Updated: Sunday, 02 March 2014 13:52 | By Agence France-Presse

Vogel downs Zhong for women's track cycling Worlds sprint title

Germany's Kristina Vogel won the women's individual sprint at the track cycling World Championships on Saturday, beating China's Zhong Tianshi in the final for her second title of the week.


Vogel downs Zhong for women's track cycling Worlds sprint title

Germany's Kristina Vogel celebrates her gold after the UCI Track Cycling World Championship Women's Sprint race, at Alcides Nieto Patino Velodrome in Cali, Colombia, on March 1, 2014 - by Luis Acosta

The 23-year-old Vogel, who teamed with Miriam Welte for the team sprint crown on the opening day of competition on Wednesday, dominated Zhong to win the final in two heats.

She became the first German woman to win the prestigious title since 1986, when East Germany's Christa Rothenburger -- who first made her sporting name as a speed skater -- triumphed.

China's Lin Junhong earned bronze, beating Great Britain's Jessica Varnish 2-0 in the third-place race.

Vogel improved on the individual sprint silver she won at last year's worlds behind Great Britain's Becky James, who was ousted in the quarter-finals on Friday.

Australian Anna Meares, the reigning Olympic champion, was also eliminated in the quarter-finals.

With silver, Zhong matched the feat of compatriot Guo Shuang, who was the sprint runner-up in 2007 and 2010.

This year's edition marked the first time that China had two women on the podium.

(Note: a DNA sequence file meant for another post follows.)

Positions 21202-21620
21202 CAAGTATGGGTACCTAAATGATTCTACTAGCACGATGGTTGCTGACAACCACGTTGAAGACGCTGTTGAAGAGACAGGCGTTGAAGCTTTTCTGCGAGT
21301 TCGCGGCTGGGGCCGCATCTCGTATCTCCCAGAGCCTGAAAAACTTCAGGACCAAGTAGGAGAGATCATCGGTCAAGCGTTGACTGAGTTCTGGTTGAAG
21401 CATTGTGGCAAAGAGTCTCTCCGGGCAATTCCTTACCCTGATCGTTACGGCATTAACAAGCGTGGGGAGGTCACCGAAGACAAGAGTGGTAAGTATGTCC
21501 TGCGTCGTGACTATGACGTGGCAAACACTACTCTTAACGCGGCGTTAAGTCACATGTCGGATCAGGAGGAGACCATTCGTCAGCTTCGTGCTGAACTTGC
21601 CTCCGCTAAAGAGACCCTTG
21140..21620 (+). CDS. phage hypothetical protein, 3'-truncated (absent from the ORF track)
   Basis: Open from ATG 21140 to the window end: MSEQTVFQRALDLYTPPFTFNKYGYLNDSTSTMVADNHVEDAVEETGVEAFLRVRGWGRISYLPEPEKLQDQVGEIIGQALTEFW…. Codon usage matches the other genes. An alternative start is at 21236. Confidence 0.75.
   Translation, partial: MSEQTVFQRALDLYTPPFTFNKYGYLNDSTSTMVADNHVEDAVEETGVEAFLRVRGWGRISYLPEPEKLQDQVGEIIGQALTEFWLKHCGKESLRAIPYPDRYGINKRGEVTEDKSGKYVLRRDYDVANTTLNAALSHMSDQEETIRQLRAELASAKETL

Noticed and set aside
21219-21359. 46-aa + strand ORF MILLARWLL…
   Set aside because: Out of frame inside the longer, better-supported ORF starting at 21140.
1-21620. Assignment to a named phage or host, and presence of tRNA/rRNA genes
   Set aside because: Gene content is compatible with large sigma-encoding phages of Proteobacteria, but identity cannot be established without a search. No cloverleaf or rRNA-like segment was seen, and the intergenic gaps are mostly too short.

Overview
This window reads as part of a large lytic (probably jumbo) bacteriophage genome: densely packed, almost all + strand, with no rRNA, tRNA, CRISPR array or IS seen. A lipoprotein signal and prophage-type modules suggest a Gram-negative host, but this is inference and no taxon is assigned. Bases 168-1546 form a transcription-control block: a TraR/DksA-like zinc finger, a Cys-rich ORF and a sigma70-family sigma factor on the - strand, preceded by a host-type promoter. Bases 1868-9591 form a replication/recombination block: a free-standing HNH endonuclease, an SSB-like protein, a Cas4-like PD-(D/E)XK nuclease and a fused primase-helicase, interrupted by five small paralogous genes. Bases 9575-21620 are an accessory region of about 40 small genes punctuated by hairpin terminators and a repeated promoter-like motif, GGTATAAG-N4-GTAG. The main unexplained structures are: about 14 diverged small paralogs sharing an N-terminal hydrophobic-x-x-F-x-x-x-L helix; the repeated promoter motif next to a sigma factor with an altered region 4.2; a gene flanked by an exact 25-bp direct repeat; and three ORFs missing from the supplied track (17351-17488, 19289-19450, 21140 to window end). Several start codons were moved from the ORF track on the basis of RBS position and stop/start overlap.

Rising Australian star Amy Cure captured the first world title of her career with a victory in the women's points race.

Cure, 21, edged Germany's Stephanie Pohl by three points, with Canadian Jasmin Glaesser earning bronze, six points behind the winner in the 25 kilometer race that featured 10 sprints.

Cure nabbed her second medal of the championships, after taking bronze in the women's team pursuit.

Defending champion Jarmila Machacova of Czech Republic was 15th.

France's Thomas Boudat, who celebrated his 20th birthday on Monday, won the men's omnium title ahead of Tim Veldt of the Netherlands and Russian Viktor Manakov.

Boudat won two of the six races in the multi-discipline event, the equivalent of the decathlon in athletics, in which riders compete in a one-lap flying start time trial, a five km scratch race, an elimination race, a four km individual pursuit, 15 km points race and a one km time trial.

Boudat won the points race and the elimination race, and was second in the scratch race and third in the kilometer.

Defending champion Aaron Gate of New Zealand was shut out of the medals in fourth place.

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